21 novembre 2006

Critical Fallacy 5 : Complacency

To put it plainly, "complacency" is the contrary of "being critical". It's the censorship of the Political Correctness mentality.
Some critics claim to write only on movies they liked to communicate an honest enthusiasm rather than a bitter resentment. Although favorable reviews always sound complacent to detractors. Except a chosen few masterpieces, every movie could/should/must be engaged both on its strong and weak aspects, to create a balanced, credible critical assessment.
Because of the lack of cinema culture and the domination of marketing brainwashing, critics fill a gap that isn't their job, which is to nurse, champion and promote the underexposed or panned movies... But critics aren't supposed to do P.R., that would be a conflict of interest (another installment of this series). Even back in the time of Bazin (40-50ies in France), instead of fully dedicating their time and writings to criticize and evaluate movies, critics had to advocate certain neglected auteurs, notify their screenings, drag the audience in, say a lot of good things about the film and overstate an hyperbolic enthusiasm... Where is the critical thinking when there is too much praise? The point isn't to pick a challenger and feel gratified if it scores a big B.O.
Klaus Eder : "That we write about this film and not another one, is dictated by the strategy of the distributors. They decide if and when to release a film, and we react and become a part of their strategy, whether we wish to or not. Specialist magazines fortunately have a bit more freedom and distance from the marketing system." Undercurrent #1
Criticism should, in theory, be disconnected from the commercial distribution and success of a film. Ok, maybe newspapers worry about the appeal to readership productivity of reviews, but the press doesn't define the ethics of criticism. Although they may decide whether a critic gets exposition, the compromise with aesthetic standards defines the critic's personality and complacency.
News journalists have the same duty to truth, whether it is pleasant to hear or not, but unlike critics they could/should remain neutral. The word "criticism" often implies "negative comment", because a critical judgment precisely denotes the flaws and weaknesses in a film, or else there is nothing to say but congratulations. There is a fine line between "respectful" and "complacent"... which will always be argued from a subjective standpoint. It's not easy to voice out a critical mind if it's going to hurt someone's pride or feelings, although some people enjoy just that, and think the most vociferous they are the most feared their "authority" will be (those controversial slanders aren't sound arguments).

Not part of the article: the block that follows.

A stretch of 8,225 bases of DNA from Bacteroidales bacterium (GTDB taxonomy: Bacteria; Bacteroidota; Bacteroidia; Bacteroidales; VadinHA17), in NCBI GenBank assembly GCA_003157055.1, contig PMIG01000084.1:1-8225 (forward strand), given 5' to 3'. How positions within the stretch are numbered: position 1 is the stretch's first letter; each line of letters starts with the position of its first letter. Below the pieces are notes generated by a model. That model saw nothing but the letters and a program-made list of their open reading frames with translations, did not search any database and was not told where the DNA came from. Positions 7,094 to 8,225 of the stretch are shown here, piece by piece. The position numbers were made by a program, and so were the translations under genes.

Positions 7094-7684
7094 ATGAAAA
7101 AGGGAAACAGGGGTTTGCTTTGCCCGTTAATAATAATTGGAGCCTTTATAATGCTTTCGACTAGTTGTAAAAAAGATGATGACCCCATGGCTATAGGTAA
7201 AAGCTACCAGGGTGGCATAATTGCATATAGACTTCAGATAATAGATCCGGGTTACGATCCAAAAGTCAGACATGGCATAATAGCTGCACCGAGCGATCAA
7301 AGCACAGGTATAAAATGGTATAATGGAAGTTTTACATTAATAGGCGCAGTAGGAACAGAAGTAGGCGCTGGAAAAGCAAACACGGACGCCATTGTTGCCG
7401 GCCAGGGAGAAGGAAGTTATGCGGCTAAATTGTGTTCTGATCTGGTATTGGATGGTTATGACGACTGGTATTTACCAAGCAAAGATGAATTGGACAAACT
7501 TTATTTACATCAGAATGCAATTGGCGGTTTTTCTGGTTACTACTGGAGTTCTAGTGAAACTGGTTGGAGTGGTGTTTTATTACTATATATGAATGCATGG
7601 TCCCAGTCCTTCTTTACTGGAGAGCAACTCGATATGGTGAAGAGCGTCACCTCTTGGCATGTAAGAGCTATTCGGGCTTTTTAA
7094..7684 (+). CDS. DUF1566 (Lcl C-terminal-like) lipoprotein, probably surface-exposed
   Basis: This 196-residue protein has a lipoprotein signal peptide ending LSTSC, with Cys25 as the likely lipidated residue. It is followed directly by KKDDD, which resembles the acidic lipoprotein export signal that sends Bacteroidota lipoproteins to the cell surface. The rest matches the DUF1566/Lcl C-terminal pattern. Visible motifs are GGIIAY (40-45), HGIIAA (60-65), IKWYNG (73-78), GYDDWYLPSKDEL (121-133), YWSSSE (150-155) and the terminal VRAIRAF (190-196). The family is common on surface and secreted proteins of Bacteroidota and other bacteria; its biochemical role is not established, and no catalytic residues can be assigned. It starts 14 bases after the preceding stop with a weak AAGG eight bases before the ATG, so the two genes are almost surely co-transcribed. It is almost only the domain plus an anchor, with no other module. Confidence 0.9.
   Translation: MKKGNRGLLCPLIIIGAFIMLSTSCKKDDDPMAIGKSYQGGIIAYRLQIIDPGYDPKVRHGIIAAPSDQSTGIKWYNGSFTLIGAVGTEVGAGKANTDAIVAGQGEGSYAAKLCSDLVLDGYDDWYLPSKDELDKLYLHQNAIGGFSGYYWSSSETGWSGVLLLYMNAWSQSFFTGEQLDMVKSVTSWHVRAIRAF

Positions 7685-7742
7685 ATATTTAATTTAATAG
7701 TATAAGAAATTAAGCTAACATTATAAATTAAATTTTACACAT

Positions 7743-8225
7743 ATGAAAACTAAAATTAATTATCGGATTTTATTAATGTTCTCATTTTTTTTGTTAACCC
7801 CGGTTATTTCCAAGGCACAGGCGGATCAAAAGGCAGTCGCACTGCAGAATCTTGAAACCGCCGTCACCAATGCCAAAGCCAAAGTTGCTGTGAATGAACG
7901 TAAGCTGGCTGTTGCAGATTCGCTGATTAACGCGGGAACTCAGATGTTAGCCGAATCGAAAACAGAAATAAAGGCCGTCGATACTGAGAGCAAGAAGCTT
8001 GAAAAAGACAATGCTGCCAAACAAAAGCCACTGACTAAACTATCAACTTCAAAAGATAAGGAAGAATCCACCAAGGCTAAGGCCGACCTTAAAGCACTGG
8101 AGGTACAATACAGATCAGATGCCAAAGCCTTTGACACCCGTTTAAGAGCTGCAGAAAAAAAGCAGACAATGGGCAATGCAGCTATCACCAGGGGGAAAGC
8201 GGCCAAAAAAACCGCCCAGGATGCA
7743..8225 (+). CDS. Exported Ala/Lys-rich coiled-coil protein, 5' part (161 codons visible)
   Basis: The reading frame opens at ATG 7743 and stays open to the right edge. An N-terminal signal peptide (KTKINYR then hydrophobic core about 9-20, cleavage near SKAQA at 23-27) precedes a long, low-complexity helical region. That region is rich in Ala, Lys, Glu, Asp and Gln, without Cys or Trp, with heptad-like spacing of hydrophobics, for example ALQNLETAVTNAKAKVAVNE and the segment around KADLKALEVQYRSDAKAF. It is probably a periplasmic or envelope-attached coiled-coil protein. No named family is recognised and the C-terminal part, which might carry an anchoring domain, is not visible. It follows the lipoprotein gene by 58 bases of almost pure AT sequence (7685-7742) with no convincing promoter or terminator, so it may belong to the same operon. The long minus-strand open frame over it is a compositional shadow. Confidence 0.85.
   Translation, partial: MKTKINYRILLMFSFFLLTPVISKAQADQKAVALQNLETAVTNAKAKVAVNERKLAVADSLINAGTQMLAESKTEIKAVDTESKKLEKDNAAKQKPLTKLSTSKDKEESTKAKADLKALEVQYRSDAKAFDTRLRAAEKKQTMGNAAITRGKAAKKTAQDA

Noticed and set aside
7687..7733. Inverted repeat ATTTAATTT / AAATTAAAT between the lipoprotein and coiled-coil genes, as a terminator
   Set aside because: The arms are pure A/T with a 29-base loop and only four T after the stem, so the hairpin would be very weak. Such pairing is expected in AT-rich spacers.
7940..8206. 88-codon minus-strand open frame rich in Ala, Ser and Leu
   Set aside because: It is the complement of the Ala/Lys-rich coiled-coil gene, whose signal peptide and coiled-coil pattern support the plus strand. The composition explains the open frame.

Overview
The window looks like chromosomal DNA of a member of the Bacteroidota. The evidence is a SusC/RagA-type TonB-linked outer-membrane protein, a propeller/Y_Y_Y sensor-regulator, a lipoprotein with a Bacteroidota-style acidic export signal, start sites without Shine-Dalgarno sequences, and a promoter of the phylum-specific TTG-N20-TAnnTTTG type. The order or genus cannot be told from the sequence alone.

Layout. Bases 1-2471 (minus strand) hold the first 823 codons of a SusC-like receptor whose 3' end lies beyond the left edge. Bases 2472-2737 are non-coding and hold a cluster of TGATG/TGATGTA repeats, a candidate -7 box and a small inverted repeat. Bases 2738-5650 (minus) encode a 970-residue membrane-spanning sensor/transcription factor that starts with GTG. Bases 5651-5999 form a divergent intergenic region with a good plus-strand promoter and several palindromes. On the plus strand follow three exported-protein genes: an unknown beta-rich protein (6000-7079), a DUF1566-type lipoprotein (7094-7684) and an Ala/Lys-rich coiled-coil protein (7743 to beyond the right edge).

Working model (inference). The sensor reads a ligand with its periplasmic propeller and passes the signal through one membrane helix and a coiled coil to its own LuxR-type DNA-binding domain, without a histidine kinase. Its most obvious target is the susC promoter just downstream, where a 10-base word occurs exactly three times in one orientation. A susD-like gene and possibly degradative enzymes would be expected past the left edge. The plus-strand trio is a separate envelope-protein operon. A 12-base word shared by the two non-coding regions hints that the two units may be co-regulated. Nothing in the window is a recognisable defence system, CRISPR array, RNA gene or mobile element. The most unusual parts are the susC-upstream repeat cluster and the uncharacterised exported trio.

The other side of this coin reminds us that "art is difficult and criticism is easy". Even the worst film, collective achievement of many artists and technicians, requires more work than the best movie review! So, due respect for the hardworking, yes, but partisanship, pontification, apologia, flattery, connivance, conformism, political correctness... no.
The spectrum of the film critic press shows variable tolerance to complacency, from specialized revues (filmcraft only) to glamour info-tainment (star system promotion), and some aim to be balanced or neutral, others just make their living of press-junket bribery, cover photo deals, indulgent interviews, advertisement/sponsors, mass-appeal to the point of being integer part of the marketing machine.
Promotional interviews (is there any other kind? these guys only meet the press when they have something to sell)